Sourcing from India
From searching for suppliers to having products shipped, buyers looking to diversify their sourcing within India can find step-by-step support in this guide. In a free, downloadable PDF format, each guide provides information on:
✓ Key export statistics top trading partners and principal exports ✓ Manufacturing centers major production centers, special economic zones and export processing zones ✓ Trade services trade offices, services and resources ✓ Banking & finance major commercial banks and loan availability ✓ Paying for your purchase preferred payment methods ✓ Export documentation step-by-step export procedure ✓ Settling trade disputes tips to avoid and handle trade disputes
View the complete eBook online by clicking the tabs below. You may also download your free PDF copy here.
Sourcing from India: Getting oriented
Getting oriented highlights international airports, central business districts and common office hours in India for readers.
Sourcing from India: Key export statistics
This section discusses key industries and products of India. It is part of the Developing Country Sourcing’s Sourcing from India series to empower buyers looking to enter new supplier markets in Asia.
Since India liberalized its economy in the early 1990s, it has been growing at an average rate of over 7 percent each year. Today, India is the seventh largest Asian economy following the US, China, Japan, Germany, the UK and France. It also has the fourth-largest gross domestic product (GDP) in the world at $8 trillion and the world’s second largest labor force at 502.1 million people, according to the CIA Factbook. India’s economy relies on its manufacturing sectors – oil and gas refining, auto, plastic, textiles and steel production – and also its agriculture and services sectors.
Gems and jewelry
With $36.3 billion in exports in 2014-2015, precious gems and jewelry continue to be an important industry for India, according to the Gem and Jewellery Export Promotion Council.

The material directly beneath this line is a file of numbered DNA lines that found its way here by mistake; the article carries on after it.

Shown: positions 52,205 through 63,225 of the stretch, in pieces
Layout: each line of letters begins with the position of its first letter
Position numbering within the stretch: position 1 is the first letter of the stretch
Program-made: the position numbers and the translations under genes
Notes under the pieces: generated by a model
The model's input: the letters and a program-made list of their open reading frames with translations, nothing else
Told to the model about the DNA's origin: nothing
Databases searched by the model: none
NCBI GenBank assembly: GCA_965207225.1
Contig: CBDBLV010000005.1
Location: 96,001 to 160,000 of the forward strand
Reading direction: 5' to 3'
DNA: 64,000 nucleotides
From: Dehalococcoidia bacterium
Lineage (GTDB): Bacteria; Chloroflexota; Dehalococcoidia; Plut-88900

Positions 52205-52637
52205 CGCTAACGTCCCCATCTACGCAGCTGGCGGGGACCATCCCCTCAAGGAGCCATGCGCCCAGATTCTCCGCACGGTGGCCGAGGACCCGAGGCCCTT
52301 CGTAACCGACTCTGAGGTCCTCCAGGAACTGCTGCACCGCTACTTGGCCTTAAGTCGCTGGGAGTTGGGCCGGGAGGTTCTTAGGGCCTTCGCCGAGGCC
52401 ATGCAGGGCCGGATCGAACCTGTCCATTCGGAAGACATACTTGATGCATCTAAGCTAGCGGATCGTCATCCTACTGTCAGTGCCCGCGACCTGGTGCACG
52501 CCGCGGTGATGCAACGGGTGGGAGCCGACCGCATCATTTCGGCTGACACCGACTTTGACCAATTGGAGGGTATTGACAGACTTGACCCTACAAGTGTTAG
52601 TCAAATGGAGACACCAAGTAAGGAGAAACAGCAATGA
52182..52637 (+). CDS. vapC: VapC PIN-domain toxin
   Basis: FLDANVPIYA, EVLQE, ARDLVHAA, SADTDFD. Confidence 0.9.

Diamonds and gold are considered the two most important products of the gems and jewelry sector. Diamond processing (cutting and polishing diamonds) is also a major industry in India. According to the India Brand Equity Foundation (IBEF), the country’s success in the gems and jewelry market can be attributed to highly skilled and low cost labor, excellence in jewelry and diamond polishing and technologically advanced diamond cutting units.
Some of the top gemstone-producing states in India include:
- Andhra Pradesh (mining and minerals)
- Chhattisgarh (diamonds)
- Jammu & Kashmir (blue sapphires)
- Karnataka (rubies)
- Kerala (chrysoberyl)
- Madhya Pradesh (diamonds)
- Orissa (gemstones)
- Rajasthan (emeralds)
- Tamil Nadu (gemstones)
Surat is considered an important diamond-processing hub that exports approximately 80 percent of the diamonds produced and has over 3,500 diamond-processing centers, according to Dun & Bradstreet India.
Textiles & garments
India is one of the world’s largest sources of textiles and garments, with an abundance of skilled workers and raw materials like cotton, silk, wool and jute. The textile sector is the second largest employment sector (behind agriculture) – directly employing over 45 million people, according to IBEF.
India is the world’s second-largest producer of cotton behind China. The country produced 6.2 million tons of cotton in 2015-2016, according to government statistics. The states of Gujarat, Maharashtra and Telangana lead the nation in cotton production combining for nearly 70 percent of the total production in the country.